How Can I Conserve Water?
Plants grow better with rainwater - it’s softer, contains fewer chemicals and has a pH level that most plants prefer. If you’ve got a water meter, it will also save you money! There are lots of ways that you can collect rainwater for your garden, and you can even re-use bathwater for plants. Here we explore some ways of collecting water.
The most efficient way of collecting rainwater is to install a water butt. These can be fitted wherever you have a gutter or downpipe. Water is diverted from the gutter or downpipe to the water butt and stored until you need it, and most butts have a tap which you can use to fill your watering can.
Water butts can be bought online or at garden centres, and you can now get slimline ones for smaller spaces. Your local council may even supply them at cost.
You can also make your own with an old waste bin or barrel - but cover the top with netting to keep out insects, and when children or pets are around, put a lid on it.
Buckets and Watering Cans
You can simply leave out buckets, watering cans and any other containers you have, to fill up when it rains. Every little helps! Make sure you use it as soon as possible to avoid contamination.
Waste water from baths, washing up and other household uses or ‘grey water’ can be used to water the garden. Any soap or detergent it contains will not harm the plants, but avoid water containing disinfectant, bleach or dishwasher salt. Use straight away.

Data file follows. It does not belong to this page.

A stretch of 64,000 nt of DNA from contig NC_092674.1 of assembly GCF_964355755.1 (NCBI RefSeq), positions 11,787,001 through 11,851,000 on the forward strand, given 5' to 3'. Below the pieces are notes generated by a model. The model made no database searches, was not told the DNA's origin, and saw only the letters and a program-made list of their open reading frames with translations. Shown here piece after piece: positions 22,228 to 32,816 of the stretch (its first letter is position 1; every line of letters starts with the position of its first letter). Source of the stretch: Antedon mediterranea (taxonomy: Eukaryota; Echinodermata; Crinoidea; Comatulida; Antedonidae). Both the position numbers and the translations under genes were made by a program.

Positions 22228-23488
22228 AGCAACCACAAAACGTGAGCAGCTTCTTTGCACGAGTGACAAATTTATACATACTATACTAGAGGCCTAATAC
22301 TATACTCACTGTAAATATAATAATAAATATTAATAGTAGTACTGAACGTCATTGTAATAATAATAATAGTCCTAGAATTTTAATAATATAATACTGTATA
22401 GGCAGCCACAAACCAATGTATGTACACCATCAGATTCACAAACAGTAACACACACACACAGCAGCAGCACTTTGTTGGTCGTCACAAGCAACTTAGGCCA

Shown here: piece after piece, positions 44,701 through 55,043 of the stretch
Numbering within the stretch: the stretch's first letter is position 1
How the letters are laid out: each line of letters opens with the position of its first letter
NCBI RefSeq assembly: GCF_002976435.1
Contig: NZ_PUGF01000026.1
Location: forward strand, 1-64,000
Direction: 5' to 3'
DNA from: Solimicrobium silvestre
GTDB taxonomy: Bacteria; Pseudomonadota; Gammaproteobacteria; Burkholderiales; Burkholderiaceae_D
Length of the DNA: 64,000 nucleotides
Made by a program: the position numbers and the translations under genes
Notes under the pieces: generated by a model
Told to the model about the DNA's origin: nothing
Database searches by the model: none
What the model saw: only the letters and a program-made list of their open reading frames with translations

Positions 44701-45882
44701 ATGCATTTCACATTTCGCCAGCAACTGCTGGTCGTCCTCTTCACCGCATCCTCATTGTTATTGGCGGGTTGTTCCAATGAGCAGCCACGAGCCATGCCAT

Straight to the Roots
Cut the bottom off a large plastic bottle and bury it upside down next to plants to create a funnel - it will help rainwater get straight to the roots.
Choose Drought-tolerant Plants
Drought tolerant plants are those which need less frequent water and can survive a dry spell and so won't need frequent watering. This saves water and effort, so everyone wins! Drought tolerant plants include Sedum, Echinacea, Achillea, Euphorbia and perennial herbs such as Rosemary - they will require some watering when first planted but once established they will be fine without.
Planting for Water Conservation
With careful planting, you can save even more water. Position your most drought tolerant plants on the highest ground, then the more demanding plants below them. When it rains, water will naturally run off from the plants that don't need it, downhill towards those that do - a naturally efficient system that will save you water, time and effort while giving all your plants the ideal growing conditions.
Collected rainwater should only be used for gardens, not for drinking.
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